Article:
If CC had signed an extension with the Indians before the 2008 season, would that '08 team have performed any better or been any less injury-prone in the first half? Probably not. Would more fans have flocked to the games at the newly named Progressive Field? Probably not. Would the Indians have more than 20 percent of their payroll -- for years to come -- tied up into one pitcher? Definitely.


Long story short, I don't know what the Indians could have done to handle the Sabathia situation more appropriately. The guy wanted to chase every bit of his worth on the open market, and you can't fault him for that. The Indians, like every other mid- or small-market team in baseball (including, as it turned out, the Brewers) didn't have the financial flexibility to sign him long-term (though they did try), so they did the next best thing by trading him for prospects. What happened with Sabathia is a direct result of baseball's cap-less system.


The Lee situation is different, because the Indians still had him under contract for 2010, so their choices weren't as cut and dried as they were with Sabathia. And the haul brought in for Lee seems a bit riskier. Speaking of which...


After seeing Cliff Lee dominate the Yankees in Game 1, learning about Jason Knapp's season-ending injury and seeing Carlos Carrasco struggle mightily in the bigs, I can't help but think this was one of Mark Shapiro's worst trades. I know this trade is old news, but I still have a fresh wound in my heart when I watch Cliff pitch. Are my early assessments of the prospects we got in this deal at all accurate? Or am I being a nervous Nelly?

-- Nathan H., Stevensville, Ontario, Canada


I don't know about nervous Nelly, but you are being a cliché Clevelander (even up there in Canada). And who could blame you? Shapiro once called Cleveland a "traumatized" fan base, and this World Series matchup is a Halloween horror story that pours salt in old wounds.


We don't know how Knapp will turn out after surgery, and it's too early to rate Carrasco, Lou Marson and Jason Donald. All we know at this point is that it's clear Shapiro and company, after getting word from ownership that no additional payroll would be poured into the 2010 team, acted quickly to move Lee and got no immediate Major League-ready talent. Based on what we saw from Carrasco, you can't expect him to slide immediately into the 2010 rotation, nor can you expect Marson to make an immediate impact behind the plate. Knapp is years away, and Donald's ailing back prevented him from a September callup.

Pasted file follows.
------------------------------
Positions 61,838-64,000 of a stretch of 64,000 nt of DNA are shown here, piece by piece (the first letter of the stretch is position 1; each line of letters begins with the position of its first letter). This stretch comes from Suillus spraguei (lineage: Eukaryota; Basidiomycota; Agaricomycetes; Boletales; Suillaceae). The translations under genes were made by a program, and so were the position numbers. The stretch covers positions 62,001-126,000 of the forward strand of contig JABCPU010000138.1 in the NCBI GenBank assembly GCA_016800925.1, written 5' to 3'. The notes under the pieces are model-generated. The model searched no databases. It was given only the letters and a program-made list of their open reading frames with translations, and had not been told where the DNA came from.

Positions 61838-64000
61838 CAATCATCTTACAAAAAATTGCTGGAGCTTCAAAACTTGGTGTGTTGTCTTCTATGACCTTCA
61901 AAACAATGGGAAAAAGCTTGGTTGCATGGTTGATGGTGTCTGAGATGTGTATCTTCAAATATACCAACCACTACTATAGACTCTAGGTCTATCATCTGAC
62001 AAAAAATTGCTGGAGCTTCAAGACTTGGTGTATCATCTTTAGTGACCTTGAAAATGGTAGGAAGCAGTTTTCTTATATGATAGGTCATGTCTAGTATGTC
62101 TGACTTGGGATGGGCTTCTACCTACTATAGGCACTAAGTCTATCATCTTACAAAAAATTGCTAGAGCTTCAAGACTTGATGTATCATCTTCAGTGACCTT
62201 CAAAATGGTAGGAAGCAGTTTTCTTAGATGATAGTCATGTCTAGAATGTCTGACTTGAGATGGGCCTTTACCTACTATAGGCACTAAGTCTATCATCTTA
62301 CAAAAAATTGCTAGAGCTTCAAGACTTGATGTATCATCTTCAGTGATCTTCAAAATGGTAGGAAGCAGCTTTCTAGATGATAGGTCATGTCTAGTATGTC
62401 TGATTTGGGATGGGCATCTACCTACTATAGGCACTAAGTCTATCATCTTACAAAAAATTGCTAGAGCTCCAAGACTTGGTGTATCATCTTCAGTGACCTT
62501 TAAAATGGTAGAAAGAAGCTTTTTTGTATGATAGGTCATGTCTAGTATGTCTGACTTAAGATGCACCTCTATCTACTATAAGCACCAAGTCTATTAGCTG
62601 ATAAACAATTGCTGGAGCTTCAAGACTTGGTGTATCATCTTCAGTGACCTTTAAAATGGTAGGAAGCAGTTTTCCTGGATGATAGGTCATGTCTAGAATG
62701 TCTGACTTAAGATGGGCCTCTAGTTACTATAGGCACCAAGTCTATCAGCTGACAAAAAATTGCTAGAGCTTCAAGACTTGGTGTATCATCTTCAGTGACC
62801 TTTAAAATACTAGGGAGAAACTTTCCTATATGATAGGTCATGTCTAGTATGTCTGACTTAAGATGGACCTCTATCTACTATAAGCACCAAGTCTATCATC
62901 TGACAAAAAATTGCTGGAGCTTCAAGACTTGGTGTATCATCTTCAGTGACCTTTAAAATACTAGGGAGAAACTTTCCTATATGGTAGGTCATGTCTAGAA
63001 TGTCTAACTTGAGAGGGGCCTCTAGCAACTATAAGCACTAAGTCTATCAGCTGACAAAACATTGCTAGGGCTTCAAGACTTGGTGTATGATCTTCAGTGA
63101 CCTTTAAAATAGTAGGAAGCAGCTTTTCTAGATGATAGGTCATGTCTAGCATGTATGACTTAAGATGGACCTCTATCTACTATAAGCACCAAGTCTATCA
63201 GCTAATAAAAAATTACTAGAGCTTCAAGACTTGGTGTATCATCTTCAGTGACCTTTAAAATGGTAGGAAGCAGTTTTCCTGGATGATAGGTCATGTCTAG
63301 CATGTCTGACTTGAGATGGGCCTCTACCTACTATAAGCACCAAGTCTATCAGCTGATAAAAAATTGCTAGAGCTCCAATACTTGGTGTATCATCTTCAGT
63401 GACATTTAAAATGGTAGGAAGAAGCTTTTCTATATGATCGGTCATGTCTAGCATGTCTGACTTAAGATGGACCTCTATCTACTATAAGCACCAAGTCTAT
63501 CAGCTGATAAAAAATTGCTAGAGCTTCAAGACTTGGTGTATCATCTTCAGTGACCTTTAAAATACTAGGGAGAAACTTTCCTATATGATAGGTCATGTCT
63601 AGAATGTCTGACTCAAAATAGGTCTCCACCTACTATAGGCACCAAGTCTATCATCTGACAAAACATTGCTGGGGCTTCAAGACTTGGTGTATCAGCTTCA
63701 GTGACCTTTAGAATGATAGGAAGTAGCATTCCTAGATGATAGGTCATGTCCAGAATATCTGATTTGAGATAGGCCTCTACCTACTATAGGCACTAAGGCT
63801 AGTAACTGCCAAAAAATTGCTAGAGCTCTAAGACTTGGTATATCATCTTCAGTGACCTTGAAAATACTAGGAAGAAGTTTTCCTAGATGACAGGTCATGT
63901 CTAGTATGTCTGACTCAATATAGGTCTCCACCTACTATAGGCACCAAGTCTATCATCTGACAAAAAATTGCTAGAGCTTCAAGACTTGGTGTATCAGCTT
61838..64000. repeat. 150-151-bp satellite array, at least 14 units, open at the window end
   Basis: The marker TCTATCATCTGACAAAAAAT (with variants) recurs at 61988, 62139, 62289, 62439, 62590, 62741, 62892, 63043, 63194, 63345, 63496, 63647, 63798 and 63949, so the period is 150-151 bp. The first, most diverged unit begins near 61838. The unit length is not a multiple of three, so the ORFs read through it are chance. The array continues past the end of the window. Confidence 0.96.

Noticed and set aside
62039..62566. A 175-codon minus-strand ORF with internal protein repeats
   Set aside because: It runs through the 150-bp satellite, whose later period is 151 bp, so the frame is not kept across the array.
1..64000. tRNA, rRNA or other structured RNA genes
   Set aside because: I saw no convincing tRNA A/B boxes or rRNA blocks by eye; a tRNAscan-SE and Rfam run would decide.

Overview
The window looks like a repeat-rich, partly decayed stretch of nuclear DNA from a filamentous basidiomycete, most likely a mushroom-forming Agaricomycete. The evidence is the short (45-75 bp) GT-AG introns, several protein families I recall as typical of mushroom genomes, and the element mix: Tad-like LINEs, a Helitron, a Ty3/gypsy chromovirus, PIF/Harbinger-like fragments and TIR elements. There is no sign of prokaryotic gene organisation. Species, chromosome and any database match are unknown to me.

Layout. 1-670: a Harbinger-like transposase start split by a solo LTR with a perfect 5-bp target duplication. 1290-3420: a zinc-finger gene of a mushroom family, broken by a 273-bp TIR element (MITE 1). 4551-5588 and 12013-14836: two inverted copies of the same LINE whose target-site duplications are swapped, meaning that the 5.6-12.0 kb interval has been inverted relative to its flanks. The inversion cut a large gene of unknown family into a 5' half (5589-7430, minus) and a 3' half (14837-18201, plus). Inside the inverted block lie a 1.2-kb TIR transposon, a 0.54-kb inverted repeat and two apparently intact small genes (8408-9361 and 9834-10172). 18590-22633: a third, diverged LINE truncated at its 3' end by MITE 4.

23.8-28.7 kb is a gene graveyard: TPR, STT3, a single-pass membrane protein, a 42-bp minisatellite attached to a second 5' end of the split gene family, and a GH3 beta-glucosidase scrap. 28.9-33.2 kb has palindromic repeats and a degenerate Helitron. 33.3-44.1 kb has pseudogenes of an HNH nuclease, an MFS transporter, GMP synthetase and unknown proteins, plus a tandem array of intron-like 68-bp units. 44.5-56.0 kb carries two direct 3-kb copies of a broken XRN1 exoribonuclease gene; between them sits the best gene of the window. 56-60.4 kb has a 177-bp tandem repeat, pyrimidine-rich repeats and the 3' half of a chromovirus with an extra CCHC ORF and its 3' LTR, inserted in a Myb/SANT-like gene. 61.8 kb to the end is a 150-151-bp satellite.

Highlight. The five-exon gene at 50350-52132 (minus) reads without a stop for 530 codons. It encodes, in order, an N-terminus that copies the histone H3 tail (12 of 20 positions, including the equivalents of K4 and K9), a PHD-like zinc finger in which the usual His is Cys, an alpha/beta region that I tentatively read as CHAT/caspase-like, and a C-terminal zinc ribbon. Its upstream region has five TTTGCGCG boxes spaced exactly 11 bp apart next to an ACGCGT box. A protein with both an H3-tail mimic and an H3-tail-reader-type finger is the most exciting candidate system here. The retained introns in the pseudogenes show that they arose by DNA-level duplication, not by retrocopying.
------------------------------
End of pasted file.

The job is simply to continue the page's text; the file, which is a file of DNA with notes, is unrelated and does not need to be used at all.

Because the returns aren't immediate, it's easy to point to the Indians' end of the trade at this juncture and call it a disappointment. Clearly, there is not much to like about this deal right now, if you're a Tribe fan, but it's never wise to judge a prospect haul three months after the deal is made. Practice patience, Nathan, but also know that your early skepticism is justified, particularly in light of post-trade events.


And finally...


As with every new face of an organization, I believe a nickname for Acta is in order. I propose "Tough Actin' ManActa."

-- Patch R., Columbus, Ohio


All right, then, the floor is open. I hereby submit "Manny Being Manager" and "Actavision." And when Acta announces that an injured player is coming off the disabled list, you better believe I'm going to report said player was "Acta-vated."


I also hope the American Council of Trustees and Alumni is given complimentary admission to the Party Deck in right field.


All right, I'm done. Keep those questions and nicknames coming.





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Not really Tribe related, but there's another team out there that wishes Cliff Lee was on their roster:


PHILADELPHIA -- The Marlins were high on pitcher Cliff Lee long before he won a Cy Young Award with the Cleveland Indians and became an instant World Series sensation with his Game 1 masterpiece for the Phillies.


Problem was, the Marlins didn't produce a signing bonus large enough to satisfy Lee when they grabbed him in the eighth round of the 1997 amateur draft, and the young high school hurler from Arkansas landed in college instead of the pros.


``He turned us down,'' said Marlins special assistant Orrin Freeman, who scouted Lee for the Marlins in '97.


Freeman said the Marlins offered Lee a $75,000 signing bonus. But the pitcher held out for $400,000 -- the amount the Marlins gave to Wes Anderson, another Arkansas prep star Freeman scouted.


Anderson was taken in the 14th round.


But Freeman said that was only because the player, who graded out as a first- or second-round pick, told teams he planned to attend college and had no intention of turning pro. Freeman said Anderson changed his mind, though, when the Marlins dangled the six-figure signing bonus in front of him.


As for Lee, Freeman said that after a team-imposed signing deadline passed, the left-hander changed his mind and told the club he would accept their original offer. But it was too late.


``We didn't have the money anymore,'' Freeman said.


Lee ended up going to college, was chosen by Montreal in the fourth round of the 2000 draft, and began his pro career in the Expos organization -- back when Jeffrey Loria owned the franchise.


Anderson pitched for several years in the minors but never fully recovered from shoulder surgery and hung up his spikes in 2003.